Annual giving is also a form of support for operating budgets, and in FY2021 participating institutions funded an average of 7.2 percent of their budget from this source, level with the year-ago figure. The largest participating institutions funded 8.1 percent of their operating budget through annual giving compared with 7.3 percent and 5.4 percent for the other two cohorts (in descending order by size of endowment).
A suite of questions regarding responsible investing was introduced for the fiscal 2019 Study. For fiscal 2021, the Study showed an acceleration in the rate at which various responsible investing practices are being adopted or considered for adoption in coming months.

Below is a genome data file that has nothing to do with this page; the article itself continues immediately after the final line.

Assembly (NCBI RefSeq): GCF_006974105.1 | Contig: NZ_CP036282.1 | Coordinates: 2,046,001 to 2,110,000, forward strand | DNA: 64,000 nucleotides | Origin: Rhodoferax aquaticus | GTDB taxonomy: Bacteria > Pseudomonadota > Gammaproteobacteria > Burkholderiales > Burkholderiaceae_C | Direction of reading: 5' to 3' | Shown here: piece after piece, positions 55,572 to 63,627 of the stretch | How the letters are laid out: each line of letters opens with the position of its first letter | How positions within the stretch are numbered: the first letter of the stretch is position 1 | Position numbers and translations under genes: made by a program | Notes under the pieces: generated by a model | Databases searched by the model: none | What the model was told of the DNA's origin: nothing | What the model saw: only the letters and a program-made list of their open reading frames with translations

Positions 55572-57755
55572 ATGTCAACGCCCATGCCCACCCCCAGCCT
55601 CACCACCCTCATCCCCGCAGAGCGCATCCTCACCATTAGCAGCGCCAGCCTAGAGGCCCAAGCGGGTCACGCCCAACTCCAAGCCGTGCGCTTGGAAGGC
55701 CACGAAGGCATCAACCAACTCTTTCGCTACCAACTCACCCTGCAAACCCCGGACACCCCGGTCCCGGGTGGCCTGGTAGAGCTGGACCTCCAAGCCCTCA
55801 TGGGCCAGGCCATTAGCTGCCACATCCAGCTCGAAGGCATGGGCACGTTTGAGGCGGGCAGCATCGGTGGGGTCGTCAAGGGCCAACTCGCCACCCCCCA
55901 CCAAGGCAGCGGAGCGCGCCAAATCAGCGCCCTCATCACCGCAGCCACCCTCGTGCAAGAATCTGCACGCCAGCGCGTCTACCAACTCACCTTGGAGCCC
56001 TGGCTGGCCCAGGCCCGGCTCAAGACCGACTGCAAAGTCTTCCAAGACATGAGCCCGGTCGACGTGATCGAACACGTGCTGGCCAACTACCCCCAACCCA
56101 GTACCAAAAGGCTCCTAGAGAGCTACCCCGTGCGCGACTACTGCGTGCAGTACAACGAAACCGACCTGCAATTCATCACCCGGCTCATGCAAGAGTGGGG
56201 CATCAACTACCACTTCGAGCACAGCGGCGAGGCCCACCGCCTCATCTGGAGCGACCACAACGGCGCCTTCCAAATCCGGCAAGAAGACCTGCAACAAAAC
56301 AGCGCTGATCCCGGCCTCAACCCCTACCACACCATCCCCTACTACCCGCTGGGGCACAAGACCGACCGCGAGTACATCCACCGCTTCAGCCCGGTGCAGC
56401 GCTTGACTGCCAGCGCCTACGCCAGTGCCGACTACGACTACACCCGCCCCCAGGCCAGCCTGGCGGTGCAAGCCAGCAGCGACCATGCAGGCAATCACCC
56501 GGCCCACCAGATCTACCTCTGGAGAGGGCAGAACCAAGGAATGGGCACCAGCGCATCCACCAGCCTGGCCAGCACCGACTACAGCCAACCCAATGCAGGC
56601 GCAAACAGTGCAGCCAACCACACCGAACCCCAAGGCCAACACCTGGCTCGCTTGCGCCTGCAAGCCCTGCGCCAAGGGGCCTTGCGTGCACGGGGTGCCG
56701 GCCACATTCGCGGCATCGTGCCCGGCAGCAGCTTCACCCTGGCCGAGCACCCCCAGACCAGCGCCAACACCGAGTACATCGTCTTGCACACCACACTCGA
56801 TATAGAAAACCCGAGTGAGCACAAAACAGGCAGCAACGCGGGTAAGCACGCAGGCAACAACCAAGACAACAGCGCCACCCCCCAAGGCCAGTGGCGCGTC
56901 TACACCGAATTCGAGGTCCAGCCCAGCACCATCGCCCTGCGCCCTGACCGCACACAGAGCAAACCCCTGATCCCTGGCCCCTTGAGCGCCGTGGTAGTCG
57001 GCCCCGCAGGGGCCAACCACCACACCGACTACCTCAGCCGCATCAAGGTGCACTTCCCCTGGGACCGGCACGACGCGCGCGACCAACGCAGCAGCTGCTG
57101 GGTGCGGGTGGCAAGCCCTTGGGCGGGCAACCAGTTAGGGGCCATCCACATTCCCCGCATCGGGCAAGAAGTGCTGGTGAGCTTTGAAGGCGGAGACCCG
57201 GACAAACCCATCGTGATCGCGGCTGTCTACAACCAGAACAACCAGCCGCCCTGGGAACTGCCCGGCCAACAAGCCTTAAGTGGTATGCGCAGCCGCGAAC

Ten percent of respondents reported seeking to include investments ranking high on ESG (environmental/social/governance) criteria, up from 4 percent a year ago. Eight percent seek to screen out investments not consistent with the institution’s mission (socially responsible investing, or SRI) compared with 6 percent in fiscal 2020. Four percent said they allocate a portion of their endowment to investments that further the institution’s mission (impact investing), up from 2 percent; and 7 percent seek to include investments with diverse managers, up from 3 percent. Double-digit increases were reported in the share of schools whose investment committees are actively discussing ESG, SRI, impact investing or diverse managers; the same was true for institutions that are considering adding responsible investing to their investment policy statement within the next 12 months. This slow but steady increase is consistent with data we have seen across our other studies. Moving forward, the challenge for organizations will be to move from intent to action as these topics continue to gain momentum.